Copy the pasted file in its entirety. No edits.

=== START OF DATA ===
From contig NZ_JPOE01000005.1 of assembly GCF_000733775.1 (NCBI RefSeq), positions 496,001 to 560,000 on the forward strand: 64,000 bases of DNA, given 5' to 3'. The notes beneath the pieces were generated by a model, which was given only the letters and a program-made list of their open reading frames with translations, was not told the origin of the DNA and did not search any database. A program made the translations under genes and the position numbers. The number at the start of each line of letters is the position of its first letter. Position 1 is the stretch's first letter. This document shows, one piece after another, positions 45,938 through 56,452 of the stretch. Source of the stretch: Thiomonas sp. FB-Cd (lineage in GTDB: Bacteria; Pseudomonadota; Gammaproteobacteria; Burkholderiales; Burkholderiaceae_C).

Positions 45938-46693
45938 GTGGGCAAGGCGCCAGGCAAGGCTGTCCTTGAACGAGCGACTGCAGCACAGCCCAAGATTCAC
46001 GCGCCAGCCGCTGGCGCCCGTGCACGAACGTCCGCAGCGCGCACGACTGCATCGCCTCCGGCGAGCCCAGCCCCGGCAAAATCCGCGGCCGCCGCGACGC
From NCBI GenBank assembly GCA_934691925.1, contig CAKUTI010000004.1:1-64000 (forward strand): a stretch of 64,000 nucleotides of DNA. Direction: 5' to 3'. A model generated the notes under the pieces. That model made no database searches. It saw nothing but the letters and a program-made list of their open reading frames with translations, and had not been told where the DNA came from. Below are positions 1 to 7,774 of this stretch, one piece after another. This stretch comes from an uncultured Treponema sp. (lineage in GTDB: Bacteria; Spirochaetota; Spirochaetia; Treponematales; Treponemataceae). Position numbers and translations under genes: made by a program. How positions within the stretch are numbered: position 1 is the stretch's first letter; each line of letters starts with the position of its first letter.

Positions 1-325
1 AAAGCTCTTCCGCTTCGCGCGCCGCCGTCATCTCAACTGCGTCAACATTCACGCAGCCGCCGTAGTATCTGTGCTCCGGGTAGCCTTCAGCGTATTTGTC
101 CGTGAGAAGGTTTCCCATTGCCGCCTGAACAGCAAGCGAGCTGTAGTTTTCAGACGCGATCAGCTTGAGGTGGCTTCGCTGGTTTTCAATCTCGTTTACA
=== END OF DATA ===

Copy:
From contig NZ_JPOE01000005.1 of assembly GCF_000733775.1 (NCBI RefSeq), positions 496,001 to 560,000 on the forward strand: 64,000 bases of DNA, given 5' to 3'. The notes beneath the pieces were generated by a model, which was given only the letters and a program-made list of their open reading frames with translations, was not told the origin of the DNA and did not search any database. A program made the translations under genes and the position numbers. The number at the start of each line of letters is the position of its first letter. Position 1 is the stretch's first letter. This document shows, one piece after another, positions 45,938 through 56,452 of the stretch. Source of the stretch: Thiomonas sp. FB-Cd (lineage in GTDB: Bacteria; Pseudomonadota; Gammaproteobacteria; Burkholderiales; Burkholderiaceae_C).

Positions 45938-46693
45938 GTGGGCAAGGCGCCAGGCAAGGCTGTCCTTGAACGAGCGACTGCAGCACAGCCCAAGATTCAC
46001 GCGCCAGCCGCTGGCGCCCGTGCACGAACGTCCGCAGCGCGCACGACTGCATCGCCTCCGGCGAGCCCAGCCCCGGCAAAATCCGCGGCCGCCGCGACGC
From NCBI GenBank assembly GCA_934691925.1, contig CAKUTI010000004.1:1-64000 (forward strand): a stretch of 64,000 nucleotides of DNA. Direction: 5' to 3'. A model generated the notes under the pieces. That model made no database searches. It saw nothing but the letters and a program-made list of their open reading frames with translations, and had not been told where the DNA came from. Below are positions 1 to 7,774 of this stretch, one piece after another. This stretch comes from an uncultured Treponema sp. (lineage in GTDB: Bacteria; Spirochaetota; Spirochaetia; Treponematales; Treponemataceae). Position numbers and translations under genes: made by a program. How positions within the stretch are numbered: position 1 is the stretch's first letter; each line of letters starts with the position of its first letter.

Positions 1-325
1 AAAGCTCTTCCGCTTCGCGCGCCGCCGTCATCTCAACTGCGTCAACATTCACGCAGCCGCCGTAGTATCTGTGCTCCGGGTAGCCTTCAGCGTATTTGTC
101 CGTGAGAAGGTTTCCCATTGCCGCCTGAACAGCAAGCGAGCTGTAGTTTTCAGACGCGATCAGCTTGAGGTGGCTTCGCTGGTTTTCAATCTCGTTTACA